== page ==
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Over the past few years I’ve definitely developed as a homebrewer. When I first started, like anyone does, it was with kits. I was excited to try new styles and see how they went. In most cases it was pretty good (I embraced cleaning and sanitising very early thanks to my commercial background in food production). After going through several styles I started playing with adding hops and changing yeasts. I then started reading a lot about brewing, watching videos about brewing and even did a graduate certificate in brewing to really boost my knowledge.  This is where it started to consume time and money.

I jumped from kits to all grain brewing using brew in a bag, keen to craft my very own formulations. This was a great stepping stone into all grain and again I had some good results. Of course though I realised the deficits of brewing this way and wanted to upgrade. About 18 months later and a decent amount of money (thank you secret Santa for brew shop vouchers) I ended up with a 3 vessel all grain system with a plate chiller and a small kegging set-up. Then the real fun began as I started experimenting with different styles and then trying to replicate them consistently. I would find inspiration with every beer I tried or article about beer I read. While it would cost me a whole day of my weekend, it didn’t matter. I loved it. I would even make friends blind taste my beer against a couple of commercial examples to get feedback. I am not sure how much they enjoyed that process, but it was invaluable.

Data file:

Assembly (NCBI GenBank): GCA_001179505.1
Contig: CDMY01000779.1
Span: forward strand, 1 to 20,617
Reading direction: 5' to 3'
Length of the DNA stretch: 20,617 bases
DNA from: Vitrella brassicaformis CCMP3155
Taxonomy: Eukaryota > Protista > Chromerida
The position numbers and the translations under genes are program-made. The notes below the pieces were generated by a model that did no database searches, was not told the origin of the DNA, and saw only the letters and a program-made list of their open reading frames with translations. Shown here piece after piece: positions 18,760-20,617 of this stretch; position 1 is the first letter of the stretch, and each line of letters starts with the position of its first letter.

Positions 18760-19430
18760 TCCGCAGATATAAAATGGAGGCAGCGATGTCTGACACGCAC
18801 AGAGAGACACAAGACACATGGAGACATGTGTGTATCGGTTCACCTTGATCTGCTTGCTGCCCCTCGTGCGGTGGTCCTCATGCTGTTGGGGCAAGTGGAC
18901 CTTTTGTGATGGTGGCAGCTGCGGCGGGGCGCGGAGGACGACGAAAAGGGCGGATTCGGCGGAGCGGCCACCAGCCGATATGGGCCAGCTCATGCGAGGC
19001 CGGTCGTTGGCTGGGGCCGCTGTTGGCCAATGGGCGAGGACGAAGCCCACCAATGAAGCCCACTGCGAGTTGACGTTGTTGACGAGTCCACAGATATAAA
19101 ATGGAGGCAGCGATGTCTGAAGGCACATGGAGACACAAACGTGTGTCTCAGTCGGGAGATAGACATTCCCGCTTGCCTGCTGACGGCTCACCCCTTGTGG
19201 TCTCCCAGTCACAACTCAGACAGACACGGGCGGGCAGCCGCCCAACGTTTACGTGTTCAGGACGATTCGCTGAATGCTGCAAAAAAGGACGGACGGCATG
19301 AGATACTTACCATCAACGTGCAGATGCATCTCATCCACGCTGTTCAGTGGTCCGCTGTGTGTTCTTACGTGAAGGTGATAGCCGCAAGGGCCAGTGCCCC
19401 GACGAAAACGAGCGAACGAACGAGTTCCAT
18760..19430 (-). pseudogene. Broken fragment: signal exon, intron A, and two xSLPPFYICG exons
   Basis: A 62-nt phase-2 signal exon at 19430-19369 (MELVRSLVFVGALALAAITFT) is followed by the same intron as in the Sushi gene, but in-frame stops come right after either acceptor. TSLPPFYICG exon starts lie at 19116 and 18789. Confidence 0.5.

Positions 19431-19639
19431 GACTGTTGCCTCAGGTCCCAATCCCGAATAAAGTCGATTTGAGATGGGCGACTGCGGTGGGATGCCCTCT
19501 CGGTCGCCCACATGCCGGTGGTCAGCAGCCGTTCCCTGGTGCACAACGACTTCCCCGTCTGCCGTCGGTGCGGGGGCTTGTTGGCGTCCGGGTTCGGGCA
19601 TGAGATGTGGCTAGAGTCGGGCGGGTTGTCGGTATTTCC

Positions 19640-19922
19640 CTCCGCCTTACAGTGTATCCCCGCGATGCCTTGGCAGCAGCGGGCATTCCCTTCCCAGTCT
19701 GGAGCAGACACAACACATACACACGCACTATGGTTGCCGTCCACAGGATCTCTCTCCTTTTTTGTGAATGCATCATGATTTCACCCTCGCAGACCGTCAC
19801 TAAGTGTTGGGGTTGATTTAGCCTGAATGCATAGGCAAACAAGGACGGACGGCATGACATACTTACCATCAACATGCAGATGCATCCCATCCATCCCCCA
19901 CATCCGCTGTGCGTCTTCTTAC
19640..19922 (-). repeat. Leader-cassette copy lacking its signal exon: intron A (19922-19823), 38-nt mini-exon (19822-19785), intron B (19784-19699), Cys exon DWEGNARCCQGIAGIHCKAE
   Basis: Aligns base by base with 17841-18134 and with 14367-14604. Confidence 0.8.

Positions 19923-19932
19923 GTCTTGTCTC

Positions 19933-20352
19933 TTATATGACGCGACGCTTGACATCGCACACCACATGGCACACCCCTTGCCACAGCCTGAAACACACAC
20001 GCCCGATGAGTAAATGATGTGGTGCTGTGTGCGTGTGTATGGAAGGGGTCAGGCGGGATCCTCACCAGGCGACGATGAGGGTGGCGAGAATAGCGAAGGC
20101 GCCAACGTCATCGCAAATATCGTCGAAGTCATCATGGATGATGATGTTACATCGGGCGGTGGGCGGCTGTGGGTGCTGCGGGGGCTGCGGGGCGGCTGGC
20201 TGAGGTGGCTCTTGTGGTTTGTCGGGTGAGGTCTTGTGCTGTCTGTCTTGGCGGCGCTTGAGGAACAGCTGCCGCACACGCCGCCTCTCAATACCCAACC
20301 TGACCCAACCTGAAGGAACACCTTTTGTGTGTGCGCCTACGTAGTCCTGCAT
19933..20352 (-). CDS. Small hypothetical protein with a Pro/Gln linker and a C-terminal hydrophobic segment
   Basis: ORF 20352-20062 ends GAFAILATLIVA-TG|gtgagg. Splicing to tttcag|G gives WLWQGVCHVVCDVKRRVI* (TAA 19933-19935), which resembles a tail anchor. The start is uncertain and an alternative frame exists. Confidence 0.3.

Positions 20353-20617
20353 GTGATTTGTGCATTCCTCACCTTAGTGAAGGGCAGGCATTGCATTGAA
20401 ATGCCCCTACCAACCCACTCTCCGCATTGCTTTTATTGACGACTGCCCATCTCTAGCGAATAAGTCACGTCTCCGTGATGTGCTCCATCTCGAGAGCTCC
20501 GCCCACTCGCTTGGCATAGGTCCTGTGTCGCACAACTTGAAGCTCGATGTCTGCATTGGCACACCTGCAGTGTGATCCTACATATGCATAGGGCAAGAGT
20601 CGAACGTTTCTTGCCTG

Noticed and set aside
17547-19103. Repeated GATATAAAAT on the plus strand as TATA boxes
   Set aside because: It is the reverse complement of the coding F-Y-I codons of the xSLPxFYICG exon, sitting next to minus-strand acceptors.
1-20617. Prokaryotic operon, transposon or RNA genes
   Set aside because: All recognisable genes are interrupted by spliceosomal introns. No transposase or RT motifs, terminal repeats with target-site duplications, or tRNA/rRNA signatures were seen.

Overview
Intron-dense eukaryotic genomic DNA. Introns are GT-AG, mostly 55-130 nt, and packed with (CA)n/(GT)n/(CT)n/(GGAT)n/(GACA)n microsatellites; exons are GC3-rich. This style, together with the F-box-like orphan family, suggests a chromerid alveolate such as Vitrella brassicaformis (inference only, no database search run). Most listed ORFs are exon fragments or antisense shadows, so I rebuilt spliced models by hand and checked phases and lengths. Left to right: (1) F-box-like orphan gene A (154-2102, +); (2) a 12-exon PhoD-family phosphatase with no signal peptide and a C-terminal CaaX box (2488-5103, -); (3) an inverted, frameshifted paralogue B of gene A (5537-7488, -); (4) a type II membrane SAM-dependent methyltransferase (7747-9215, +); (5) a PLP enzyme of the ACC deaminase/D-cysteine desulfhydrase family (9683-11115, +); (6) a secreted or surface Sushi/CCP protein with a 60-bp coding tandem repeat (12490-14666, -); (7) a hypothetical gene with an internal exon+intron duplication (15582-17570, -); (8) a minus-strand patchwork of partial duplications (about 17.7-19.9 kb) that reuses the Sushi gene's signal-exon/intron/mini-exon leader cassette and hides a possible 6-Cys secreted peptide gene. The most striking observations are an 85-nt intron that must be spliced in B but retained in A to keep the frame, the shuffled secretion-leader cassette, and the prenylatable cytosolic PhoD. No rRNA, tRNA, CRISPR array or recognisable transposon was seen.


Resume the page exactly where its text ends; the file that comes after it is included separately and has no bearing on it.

Then we packed up everything, including my beloved homebrew setup, to travel. Unfortunately (or fortunately?), the inspiration hasn’t stopped. As I go about on my Global Beer Quest and try new beers I can’t stop thinking about brewing. So how will I scratch the itch? First of all, I am keeping notes on my phone whenever I am struck with beer creativity. I’ll get back to my kit one day and I’ll have a swag of extra formulations to try out. Secondly, and maybe most experimental of all, I am going to see what I can brew while travelling. I have another five weeks in Chiang Mai before we set off again. I am going to try some very basic brewing.

The plan is to grab some mason jars and try out a ginger beer. Apparently Thailand is a big fan of ginger so it isn’t in short supply. I am going to brew with ginger, honey as the source of fermentable sugar and using yeast that I hope to propagate from the Coopers Sparkling Ale that is available here in Chiang Mai. I can’t stop fermentation before carbonating or get lactose, so lack of sweetness will be an issue. I may add some stevia to one to see how it goes.

So that is how I will overcome my homebrew withdrawals. It isn’t all grain. It isn’t even beer really. But maybe if this works I will find some malt extract and make a hoppless beer.

Stay Tuned.        

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